09 March 2018
Morrisons is facing an equal pay claim expected to be worth as much as £100m in compensation on the heels of similar cases being brought against major supermarkets across the UK.
Shop-floor workers in large food retailers are more likely to be female, and warehouse workers are more likely to be male. It has been highlighted in cases against ASDA, Sainsbury’s, Tesco and now Morrisons that warehouse workers take home a higher wage, but it is argued their work is about equal in value to the company to that of shop-floor workers. Under equal pay laws, this would make the employer liable to provide the same wage and other benefits (such as holiday pay) to shop floor workers as they do warehouse workers.
In the ASDA case, this argument has been accepted, setting an optimistic precedent for the potential success of claims against other retailers.
At Morrisons, around 70% of shop-floor workers are women, and they are paid almost £2 less than distribution centre staff (who are mostly men). The law firm bringing the case – Roscoe Reid – believes that up to 25,000 staff may have a claim.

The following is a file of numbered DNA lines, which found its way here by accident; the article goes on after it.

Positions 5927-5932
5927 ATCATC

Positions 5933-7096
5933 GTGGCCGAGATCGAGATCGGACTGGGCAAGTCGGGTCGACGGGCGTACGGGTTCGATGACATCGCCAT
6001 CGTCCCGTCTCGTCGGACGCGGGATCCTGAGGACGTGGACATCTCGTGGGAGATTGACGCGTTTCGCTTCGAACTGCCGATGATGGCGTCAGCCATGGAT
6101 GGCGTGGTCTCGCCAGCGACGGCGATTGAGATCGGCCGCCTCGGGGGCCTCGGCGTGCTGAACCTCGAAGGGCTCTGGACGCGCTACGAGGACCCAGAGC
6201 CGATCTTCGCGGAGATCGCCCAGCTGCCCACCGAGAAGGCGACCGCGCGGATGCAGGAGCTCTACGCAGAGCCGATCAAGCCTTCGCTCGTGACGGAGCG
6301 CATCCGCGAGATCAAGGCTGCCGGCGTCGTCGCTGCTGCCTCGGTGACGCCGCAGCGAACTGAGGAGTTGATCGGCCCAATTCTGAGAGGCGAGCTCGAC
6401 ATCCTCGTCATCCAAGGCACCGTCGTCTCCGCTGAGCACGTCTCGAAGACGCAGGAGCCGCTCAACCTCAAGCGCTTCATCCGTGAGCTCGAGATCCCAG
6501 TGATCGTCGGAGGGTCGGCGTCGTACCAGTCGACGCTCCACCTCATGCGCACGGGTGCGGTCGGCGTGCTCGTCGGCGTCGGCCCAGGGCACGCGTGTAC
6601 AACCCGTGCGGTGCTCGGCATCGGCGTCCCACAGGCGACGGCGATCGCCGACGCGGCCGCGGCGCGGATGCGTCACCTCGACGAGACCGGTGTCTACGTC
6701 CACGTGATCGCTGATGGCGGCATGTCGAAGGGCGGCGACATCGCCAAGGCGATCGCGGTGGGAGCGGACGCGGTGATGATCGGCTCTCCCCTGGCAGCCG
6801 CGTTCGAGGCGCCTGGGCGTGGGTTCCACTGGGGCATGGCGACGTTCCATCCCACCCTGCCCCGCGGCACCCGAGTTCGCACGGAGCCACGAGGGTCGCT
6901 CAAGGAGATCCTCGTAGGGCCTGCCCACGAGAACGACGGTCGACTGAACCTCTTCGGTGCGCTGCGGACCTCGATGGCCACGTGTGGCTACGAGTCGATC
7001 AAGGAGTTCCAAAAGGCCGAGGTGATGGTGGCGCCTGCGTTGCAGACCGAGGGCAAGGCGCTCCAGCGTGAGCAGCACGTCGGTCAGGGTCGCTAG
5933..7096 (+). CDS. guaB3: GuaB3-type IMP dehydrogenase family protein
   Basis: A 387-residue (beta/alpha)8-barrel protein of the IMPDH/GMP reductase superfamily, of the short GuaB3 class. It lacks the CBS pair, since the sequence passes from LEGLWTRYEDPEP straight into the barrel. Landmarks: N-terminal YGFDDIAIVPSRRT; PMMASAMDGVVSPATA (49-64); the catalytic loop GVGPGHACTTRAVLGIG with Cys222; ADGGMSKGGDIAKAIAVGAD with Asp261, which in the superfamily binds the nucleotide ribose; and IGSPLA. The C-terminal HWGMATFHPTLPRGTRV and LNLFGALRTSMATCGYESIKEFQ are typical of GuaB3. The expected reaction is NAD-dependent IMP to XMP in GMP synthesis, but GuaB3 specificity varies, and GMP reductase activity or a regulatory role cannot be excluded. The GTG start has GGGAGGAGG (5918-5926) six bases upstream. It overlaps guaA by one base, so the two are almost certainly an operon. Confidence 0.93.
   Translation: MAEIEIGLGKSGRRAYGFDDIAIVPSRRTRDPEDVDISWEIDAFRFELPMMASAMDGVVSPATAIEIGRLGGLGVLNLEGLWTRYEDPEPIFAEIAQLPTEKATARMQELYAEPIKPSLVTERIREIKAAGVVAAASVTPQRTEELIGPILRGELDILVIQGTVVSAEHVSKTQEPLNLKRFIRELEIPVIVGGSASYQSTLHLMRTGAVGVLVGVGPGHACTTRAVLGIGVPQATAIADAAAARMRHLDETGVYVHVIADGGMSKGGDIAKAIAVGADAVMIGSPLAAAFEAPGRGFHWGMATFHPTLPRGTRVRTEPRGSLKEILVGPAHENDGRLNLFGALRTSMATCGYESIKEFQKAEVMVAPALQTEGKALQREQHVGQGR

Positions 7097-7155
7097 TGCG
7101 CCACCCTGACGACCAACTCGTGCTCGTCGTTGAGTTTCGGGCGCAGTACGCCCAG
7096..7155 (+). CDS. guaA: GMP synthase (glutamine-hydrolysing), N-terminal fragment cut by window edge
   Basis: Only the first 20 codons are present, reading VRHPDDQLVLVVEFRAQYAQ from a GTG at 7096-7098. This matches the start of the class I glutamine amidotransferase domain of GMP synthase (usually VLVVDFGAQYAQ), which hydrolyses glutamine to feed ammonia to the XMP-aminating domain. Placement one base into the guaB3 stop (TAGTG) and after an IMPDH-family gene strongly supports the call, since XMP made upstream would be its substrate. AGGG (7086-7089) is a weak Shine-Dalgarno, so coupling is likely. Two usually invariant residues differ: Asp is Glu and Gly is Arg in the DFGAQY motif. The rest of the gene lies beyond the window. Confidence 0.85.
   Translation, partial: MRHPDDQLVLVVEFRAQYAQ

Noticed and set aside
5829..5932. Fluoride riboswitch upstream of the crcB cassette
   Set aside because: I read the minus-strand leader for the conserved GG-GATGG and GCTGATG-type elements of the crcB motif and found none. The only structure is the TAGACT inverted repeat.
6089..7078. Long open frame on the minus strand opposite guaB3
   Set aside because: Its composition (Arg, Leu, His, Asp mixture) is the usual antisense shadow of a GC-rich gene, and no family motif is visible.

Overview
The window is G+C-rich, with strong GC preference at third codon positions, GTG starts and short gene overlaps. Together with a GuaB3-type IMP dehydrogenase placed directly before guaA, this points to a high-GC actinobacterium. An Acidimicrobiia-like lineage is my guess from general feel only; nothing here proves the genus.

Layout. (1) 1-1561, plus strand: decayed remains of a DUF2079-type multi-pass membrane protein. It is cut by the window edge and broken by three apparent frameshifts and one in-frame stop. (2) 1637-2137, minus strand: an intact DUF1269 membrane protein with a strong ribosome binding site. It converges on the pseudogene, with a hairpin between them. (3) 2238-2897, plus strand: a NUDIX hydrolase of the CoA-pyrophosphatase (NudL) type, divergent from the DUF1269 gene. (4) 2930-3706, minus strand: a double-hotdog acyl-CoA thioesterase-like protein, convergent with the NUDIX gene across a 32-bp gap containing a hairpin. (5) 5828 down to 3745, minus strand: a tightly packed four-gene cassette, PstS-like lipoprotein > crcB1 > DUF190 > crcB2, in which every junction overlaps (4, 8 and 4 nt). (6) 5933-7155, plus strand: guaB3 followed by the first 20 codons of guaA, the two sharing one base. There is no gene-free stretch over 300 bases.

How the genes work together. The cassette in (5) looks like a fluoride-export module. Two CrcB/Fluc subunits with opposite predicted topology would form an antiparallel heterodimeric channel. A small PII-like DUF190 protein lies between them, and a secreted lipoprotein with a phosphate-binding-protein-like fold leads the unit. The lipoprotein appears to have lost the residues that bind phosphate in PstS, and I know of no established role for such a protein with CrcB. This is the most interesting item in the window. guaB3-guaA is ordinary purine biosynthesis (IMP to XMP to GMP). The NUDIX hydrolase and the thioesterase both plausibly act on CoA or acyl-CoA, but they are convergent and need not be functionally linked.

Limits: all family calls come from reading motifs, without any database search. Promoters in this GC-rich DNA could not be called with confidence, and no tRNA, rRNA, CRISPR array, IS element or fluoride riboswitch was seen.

Tesco is facing a challenge from Leigh Day, which claims that over 200,000 Tesco workers could have been underpaid by £20,000, racking up £4bn in total compensation sought by the law firm on behalf of shop workers.
Ellie Pinnells, a lawyer at Roscoe Reid, said: “We fully expect these claims to succeed and we also expect many more current and former store workers to join our current group of claimants.
“The basis for equal pay claims was established almost 50 years ago with the Equal Pay Act 1970. That gender pay discrimination still exists in such a large and successful company such as Morrisons is surprising to say the least.”